When Orson Welles was asked who was the greatest cinematographer, he replied without hesitation, “Not only was Gregg Toland the greatest cameraman ever, he was also the fastest.”

The words, “the best” or “the greatest” are usually used for affect and are almost impossible to qualify even when one speaks of artistic luminaries like Matisse or Dickens, although it would not be absurd to throw such a title on Gregg Toland when it comes to the label of the greatest cinematographer from The Golden Age of Hollywood or for that matter, any era.

When filmmaking giants like Orson Welles, John Ford and Howard Hawks unanimously called Gregg Toland the greatest cinematographer they ever worked with this becomes the sort of unequivocal proof that any critic or film buff seeks. When you line up all the photographers Welles, Ford and Hawks worked with it’s the perfect litmus test.

Toland was a rare mix of great technician and artist when it came to photographing films in an industry whose concerns were heavily focused on box office returns.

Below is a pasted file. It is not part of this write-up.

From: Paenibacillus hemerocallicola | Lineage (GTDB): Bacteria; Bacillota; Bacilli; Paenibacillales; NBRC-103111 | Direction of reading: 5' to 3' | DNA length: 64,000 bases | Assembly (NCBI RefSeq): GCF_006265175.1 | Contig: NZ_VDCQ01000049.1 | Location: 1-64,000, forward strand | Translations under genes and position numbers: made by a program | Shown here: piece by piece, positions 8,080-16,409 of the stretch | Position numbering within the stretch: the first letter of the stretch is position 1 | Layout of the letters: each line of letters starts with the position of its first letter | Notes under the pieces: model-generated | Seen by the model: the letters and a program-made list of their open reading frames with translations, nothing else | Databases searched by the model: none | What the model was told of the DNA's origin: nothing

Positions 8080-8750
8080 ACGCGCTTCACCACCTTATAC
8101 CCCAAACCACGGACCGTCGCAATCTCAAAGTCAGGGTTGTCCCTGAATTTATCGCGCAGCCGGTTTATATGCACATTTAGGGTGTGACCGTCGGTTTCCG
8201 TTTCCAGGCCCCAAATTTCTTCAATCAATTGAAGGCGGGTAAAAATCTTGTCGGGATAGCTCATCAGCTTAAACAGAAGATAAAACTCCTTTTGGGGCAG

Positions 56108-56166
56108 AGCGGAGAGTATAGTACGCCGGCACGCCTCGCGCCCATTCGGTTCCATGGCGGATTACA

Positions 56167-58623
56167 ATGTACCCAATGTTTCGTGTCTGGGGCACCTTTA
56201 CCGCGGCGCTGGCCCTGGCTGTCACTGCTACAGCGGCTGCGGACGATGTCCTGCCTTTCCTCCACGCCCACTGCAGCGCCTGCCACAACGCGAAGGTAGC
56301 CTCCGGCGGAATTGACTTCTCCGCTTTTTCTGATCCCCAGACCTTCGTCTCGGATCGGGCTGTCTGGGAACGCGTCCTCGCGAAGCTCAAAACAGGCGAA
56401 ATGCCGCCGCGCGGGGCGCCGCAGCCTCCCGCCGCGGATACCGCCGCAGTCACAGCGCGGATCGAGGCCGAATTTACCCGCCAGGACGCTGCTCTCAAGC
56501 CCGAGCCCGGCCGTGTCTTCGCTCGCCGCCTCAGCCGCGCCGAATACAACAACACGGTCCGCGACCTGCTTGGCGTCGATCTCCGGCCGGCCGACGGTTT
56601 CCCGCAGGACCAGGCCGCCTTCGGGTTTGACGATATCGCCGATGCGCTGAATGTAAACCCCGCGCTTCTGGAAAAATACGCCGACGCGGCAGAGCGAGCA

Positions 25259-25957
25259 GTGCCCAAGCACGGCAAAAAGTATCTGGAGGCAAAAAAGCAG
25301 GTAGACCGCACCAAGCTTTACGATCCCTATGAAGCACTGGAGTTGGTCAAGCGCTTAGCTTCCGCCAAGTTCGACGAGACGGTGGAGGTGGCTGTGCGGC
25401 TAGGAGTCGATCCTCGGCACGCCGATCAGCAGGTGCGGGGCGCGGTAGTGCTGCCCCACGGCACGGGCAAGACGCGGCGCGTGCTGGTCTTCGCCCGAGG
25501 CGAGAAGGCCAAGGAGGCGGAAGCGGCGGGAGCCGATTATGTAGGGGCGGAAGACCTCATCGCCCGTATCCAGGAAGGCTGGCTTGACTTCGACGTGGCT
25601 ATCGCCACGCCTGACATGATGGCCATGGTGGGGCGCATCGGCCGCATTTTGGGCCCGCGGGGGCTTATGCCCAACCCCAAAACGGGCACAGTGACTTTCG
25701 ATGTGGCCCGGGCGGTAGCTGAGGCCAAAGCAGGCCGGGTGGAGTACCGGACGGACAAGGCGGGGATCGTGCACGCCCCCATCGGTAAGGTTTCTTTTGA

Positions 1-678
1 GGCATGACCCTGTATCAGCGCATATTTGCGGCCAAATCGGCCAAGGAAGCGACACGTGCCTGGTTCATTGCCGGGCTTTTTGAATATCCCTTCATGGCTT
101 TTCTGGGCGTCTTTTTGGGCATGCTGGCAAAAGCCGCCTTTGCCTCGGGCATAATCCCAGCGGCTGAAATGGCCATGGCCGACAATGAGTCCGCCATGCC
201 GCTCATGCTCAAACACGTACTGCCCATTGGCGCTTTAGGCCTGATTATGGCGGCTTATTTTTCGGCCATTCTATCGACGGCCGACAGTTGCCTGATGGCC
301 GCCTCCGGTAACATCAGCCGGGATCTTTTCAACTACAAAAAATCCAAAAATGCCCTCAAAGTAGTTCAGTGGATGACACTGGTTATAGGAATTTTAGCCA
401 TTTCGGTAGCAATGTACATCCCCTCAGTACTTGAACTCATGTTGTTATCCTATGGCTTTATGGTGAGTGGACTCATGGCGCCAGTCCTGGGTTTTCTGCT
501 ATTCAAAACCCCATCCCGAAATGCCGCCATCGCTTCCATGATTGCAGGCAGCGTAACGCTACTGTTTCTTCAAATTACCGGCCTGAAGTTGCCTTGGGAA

The Grapes of Wrath (1940)

Citizen Kane (1941)

Wuthering Heights (1939)

These three visual Tour de Forces Gregg Toland photographed planted the seeds of innovation that forever expanded the language of cinematography. The Toland language not only influenced American filmmaking but the world.

In The Beginning

Gregg Toland was born in Charleston, Illinois on May 29, 1904. He moved to California with his mother several years after his parents divorced in 1910. After studying electrical engineering and working with dime store cameras as a hobby, he landed a job at fifteen as an office boy with Fox Studios. In only a year he was promoted to assistant cameraman, making comedy shorts with director Al St. John.

By the middle of the 1920s he was working with Arthur Edelson on several films as second cameraman. One of these features was The Bat (1926), one of the first movies to use deep-focus photography and even though it was used sparingly it left a lasting imprint in Toland’s mind. Deep-focus photography displays the foreground, middle ground and background in focus at the same time, however this was a challenging method to employ considering the primitive cameras being used at the time. In this era most films used shallow focus, which means that only one part of the screen was in focus, usually on one of the actors, while the rest of the view remained blurry.